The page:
Hiroshima happiness (plus a bit of appropriate sadness)


2nd pitstop of Le grande tour Japan has commenced.

The shinkansen (bullet train) was cool. It was fast. And there were cute little trolley dollies selling stuff. The >800km journey took about 5 hours and that included 1 change.

Firstly, on our last day in Tokyo we took a day trip to Kamakura, a little city to the south of the capital. It is a lovely little seaside town, with lots of temples and nice little shops. We saw some beauties of temples  and a statue of the big buddha and did a shirtload of walking. We succumbed to Makodonado (McDonalds) for Lunch, mostly just to remind ourselves what filth it is.

Hiroshima makes a nice change from Tokyo; it is quite easy to get about on foot. Yesterday we went for Okonomiyaki, a type of japanese pancake, only these ones were different to the ones you get in Australia – they have a noodle base. And the place we went to was like a teppanyaki for okonomiyaki – they made them up in front of you on a hot grill. We then went wandering about and found some little gyoza presses in the 100 yen shop – will look forward to mucho gyoza when we get home.

Today, we did the A-bomb thing- went to the A bomb dome and the museums associated with it. We also saw the memorial to Sadako, the little girl who died of leukaemia about 8 years after the event. She tried to fold 1000 paper cranes in the hope that she would get better. It was all very moving.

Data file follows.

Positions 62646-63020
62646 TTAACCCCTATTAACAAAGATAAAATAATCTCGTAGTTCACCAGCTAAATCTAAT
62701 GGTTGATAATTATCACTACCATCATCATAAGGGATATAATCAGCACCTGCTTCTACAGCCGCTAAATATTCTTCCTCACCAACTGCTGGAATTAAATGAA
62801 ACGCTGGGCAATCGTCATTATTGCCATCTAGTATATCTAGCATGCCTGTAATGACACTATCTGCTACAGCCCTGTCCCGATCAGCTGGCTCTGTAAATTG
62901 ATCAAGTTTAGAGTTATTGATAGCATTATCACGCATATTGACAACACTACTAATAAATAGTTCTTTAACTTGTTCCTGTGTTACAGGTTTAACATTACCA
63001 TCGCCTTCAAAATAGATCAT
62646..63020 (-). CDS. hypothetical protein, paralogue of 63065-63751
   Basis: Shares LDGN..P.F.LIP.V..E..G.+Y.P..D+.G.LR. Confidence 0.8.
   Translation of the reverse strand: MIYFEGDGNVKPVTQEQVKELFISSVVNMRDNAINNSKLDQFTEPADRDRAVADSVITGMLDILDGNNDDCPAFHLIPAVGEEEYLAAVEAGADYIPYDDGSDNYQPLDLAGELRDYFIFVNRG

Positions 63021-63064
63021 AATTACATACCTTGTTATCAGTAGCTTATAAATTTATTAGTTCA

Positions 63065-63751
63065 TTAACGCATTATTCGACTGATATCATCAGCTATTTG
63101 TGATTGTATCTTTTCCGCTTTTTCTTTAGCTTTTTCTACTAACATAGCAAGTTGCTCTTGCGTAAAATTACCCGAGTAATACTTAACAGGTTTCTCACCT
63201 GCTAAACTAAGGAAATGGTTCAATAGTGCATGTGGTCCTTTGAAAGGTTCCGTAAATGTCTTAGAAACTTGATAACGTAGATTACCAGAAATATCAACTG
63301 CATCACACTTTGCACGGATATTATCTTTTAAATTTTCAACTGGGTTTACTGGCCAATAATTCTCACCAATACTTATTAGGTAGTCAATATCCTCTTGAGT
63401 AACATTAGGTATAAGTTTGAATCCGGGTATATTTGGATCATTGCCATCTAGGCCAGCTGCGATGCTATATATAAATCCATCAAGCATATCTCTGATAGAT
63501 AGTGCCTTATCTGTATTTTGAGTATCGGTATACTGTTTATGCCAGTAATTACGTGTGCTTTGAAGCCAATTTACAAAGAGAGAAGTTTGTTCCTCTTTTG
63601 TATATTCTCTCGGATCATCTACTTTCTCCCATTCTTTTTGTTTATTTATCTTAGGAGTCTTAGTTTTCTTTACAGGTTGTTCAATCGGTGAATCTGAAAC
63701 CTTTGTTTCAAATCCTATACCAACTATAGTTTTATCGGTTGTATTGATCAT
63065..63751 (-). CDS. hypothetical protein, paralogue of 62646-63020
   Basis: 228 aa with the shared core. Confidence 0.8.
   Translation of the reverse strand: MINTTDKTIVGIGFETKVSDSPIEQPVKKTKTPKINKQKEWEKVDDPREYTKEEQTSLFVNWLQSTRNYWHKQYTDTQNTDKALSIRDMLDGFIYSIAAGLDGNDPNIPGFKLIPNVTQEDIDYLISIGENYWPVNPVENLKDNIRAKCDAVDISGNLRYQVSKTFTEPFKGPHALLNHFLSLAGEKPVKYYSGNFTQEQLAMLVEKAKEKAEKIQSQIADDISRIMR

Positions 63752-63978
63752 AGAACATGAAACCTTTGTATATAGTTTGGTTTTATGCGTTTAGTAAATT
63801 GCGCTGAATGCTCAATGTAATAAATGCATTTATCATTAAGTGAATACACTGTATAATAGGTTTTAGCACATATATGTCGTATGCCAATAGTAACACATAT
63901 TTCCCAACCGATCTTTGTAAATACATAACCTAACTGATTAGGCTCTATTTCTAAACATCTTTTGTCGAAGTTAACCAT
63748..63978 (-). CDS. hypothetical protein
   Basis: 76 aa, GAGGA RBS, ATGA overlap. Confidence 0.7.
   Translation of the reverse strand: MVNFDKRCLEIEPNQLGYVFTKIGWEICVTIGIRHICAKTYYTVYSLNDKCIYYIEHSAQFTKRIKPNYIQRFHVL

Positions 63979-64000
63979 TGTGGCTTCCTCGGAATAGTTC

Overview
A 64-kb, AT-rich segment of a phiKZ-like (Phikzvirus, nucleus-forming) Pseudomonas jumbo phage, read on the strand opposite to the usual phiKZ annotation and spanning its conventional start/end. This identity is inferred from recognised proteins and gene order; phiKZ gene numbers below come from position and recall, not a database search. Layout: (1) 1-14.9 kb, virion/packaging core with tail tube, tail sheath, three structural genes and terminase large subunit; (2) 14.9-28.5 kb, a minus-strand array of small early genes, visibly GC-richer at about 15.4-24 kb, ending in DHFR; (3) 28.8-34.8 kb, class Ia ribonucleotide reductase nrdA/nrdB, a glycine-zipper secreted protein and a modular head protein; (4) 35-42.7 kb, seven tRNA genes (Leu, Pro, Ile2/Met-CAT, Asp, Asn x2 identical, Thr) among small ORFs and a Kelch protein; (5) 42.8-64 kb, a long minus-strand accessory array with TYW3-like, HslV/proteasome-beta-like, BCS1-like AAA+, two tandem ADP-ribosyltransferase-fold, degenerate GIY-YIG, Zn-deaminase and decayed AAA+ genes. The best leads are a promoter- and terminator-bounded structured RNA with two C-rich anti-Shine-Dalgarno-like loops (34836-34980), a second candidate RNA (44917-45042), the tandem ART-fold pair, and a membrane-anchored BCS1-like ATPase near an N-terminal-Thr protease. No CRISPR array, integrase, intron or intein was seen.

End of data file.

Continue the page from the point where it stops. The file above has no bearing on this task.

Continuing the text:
One of the most moving things about the museum displays was the humility of it- there was no glossing over the fact that Japan showed aggression to neighbouring countries. It showed the protest telegraphs that the Mayor of Hiroshima sends to the defence secretaries of countries who continue to test nuclear weapons. They mayor continues to send the messages to this day. There was lots of powerful anti-nuclear war sentiment.

They also had testimonies from people who survived the attack, very chilling and sombre. I also remembered my Grandpoppy (now deceased) who was in the Occupation forces in Hiroshima after the war. He probably wouldn’t know the place now. In fact, if there weren’t memorials around, there would be no clue.

There were lots of Japanese Schoolkids around the Peace park. A few of them wanted photos with us; foreigners must be a little bit of a novelty to them! One of them had a worksheet from school, and they did a little exercise where they asked us where we came from (Ostorarya, not Shidanee), what food we liked (gyoza) and what our favourite Japanese word was (sumimasen – excuse me. I don’t know any swear words in japanese and am disinclined to use them in front of primary schoolers). Then they wanted a photo with us, for which we gladly obliged.

We did a bit of wandering about.

We are lucky to be in town tomorrow for the food festival of Hiroshima – we didn’t plan that, just fortuitous. Off to Kobe, the capital of Beef, Sake and Castles, tomorrow afternoon, via the shinkansen.

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